It is built on Rock Island Point at the North side of the entrance of Crookhaven. It was originally requested by the local boatmen and fishermen. A memorial from the inhabitants generally was presented by the Coast Guard, stating that the Alderman Rock would be the proper position for the light; however, Mr Halpin did not approve of that rock on account of its friable conditions, but recommended the present site in preference.
The Trinity Board gave their statutory sanction on 31 October 1838.
The buildings were designed by the late George Halpin Esq. The tower and dwellings were build by Mr John Cotter, Contractor. The entire cost up to the end of the year 1844 when quite complete was £9,151.7.0. which includes all buildings, rock cutting, roads and apparatus etc. as well as the cost of maintenance to that date.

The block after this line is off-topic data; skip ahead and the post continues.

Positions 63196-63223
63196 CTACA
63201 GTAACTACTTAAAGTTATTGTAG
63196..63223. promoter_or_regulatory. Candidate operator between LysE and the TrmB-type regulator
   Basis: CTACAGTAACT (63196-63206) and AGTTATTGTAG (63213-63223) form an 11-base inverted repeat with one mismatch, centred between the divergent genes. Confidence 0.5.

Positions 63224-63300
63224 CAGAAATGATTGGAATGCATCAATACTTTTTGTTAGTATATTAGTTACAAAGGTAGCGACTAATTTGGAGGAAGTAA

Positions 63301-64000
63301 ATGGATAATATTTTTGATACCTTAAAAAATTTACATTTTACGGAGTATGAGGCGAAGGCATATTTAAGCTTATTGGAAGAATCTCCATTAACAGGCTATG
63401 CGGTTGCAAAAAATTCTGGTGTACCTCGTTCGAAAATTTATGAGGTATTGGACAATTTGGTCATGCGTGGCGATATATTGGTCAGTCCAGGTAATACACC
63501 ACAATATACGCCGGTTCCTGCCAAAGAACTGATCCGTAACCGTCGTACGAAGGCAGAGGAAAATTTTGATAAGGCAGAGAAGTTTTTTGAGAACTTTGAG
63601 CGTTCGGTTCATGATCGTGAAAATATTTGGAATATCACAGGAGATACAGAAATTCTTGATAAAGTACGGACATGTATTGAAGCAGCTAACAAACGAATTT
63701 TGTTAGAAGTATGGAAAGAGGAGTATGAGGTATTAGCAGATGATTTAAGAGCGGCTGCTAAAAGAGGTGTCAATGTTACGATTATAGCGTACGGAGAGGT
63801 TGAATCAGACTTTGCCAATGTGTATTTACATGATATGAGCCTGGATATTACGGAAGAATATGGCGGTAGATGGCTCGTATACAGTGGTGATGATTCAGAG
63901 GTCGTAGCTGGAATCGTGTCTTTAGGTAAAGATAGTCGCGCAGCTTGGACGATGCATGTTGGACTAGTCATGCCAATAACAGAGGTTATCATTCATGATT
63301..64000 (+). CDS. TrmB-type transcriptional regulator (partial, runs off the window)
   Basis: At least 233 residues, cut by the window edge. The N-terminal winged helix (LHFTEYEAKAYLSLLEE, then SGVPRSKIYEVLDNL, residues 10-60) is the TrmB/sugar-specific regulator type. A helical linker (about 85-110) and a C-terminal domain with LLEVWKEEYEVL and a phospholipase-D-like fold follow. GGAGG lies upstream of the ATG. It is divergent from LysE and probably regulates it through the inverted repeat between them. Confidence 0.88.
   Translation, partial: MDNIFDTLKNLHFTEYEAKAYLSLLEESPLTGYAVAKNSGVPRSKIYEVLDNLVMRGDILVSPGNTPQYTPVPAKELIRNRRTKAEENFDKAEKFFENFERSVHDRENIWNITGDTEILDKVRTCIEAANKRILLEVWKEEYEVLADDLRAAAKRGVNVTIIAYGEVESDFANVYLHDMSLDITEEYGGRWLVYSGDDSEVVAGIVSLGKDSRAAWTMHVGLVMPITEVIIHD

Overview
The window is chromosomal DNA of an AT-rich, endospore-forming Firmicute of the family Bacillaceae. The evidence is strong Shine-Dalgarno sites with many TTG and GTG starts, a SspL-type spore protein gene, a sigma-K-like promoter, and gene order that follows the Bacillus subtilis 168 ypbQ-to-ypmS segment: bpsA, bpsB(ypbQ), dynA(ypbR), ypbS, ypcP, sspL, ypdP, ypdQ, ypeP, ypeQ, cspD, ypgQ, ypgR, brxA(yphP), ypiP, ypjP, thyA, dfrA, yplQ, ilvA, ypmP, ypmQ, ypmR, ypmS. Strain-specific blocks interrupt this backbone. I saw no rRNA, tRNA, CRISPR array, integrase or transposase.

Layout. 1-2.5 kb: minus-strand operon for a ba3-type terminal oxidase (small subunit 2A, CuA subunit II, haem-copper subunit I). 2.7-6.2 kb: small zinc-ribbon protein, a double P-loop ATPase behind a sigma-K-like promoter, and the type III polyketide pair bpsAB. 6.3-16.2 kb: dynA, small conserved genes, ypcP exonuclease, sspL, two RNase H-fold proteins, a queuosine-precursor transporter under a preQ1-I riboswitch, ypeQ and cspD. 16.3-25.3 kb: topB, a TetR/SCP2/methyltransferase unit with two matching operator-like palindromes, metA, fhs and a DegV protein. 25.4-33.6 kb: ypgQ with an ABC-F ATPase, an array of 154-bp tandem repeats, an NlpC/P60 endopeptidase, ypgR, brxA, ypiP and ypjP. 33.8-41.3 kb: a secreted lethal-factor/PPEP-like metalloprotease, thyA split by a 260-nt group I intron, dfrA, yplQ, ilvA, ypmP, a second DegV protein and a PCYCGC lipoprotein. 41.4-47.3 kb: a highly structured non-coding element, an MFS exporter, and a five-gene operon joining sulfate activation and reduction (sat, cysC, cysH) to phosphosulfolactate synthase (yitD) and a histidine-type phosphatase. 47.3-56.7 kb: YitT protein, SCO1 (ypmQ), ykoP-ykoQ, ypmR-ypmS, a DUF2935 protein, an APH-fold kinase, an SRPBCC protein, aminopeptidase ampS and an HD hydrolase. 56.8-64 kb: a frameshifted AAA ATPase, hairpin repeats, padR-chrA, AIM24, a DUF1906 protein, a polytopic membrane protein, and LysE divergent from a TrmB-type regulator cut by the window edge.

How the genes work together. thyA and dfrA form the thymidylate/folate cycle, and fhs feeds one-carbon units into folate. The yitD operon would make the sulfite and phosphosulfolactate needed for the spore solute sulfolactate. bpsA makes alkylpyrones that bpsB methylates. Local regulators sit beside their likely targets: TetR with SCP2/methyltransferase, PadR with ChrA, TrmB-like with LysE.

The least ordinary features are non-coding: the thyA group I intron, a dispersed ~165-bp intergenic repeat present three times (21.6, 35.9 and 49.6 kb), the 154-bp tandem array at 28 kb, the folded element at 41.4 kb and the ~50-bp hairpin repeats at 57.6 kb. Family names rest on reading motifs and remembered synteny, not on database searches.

The light was a steady white light, showing red across the Alderman Rock, to Streak Head, from NW ½ W to rounds to N¼ E dioptric of the 3rd order. This light was first exhibited on the night of 4th August 1843 and in 1867 it was improved and changed to dioptric.
The shore dwellings for the families of the Lightkeepers of the Fastnet Rock were based here and the light was in the charge of the Principal Keeper of Fastnet Lighthouse. In January 1953 an Attendant was appointed to look after the station.
The tower is painted white, the light is 20 metres above high water.
On the 10th December 1964 the light was changed to LFl WR 8 secs with a range of 13 nautical miles for the white light and 11 nautical miles for the red light. The sectors are as follows:
White: Over Long Island Bay to 281°
Red: 281° - 340° (59°)
Inside Harbour Red: 281° - 348° (67°)
White: 348° towards North shore
The station was converted to electric power in 1978.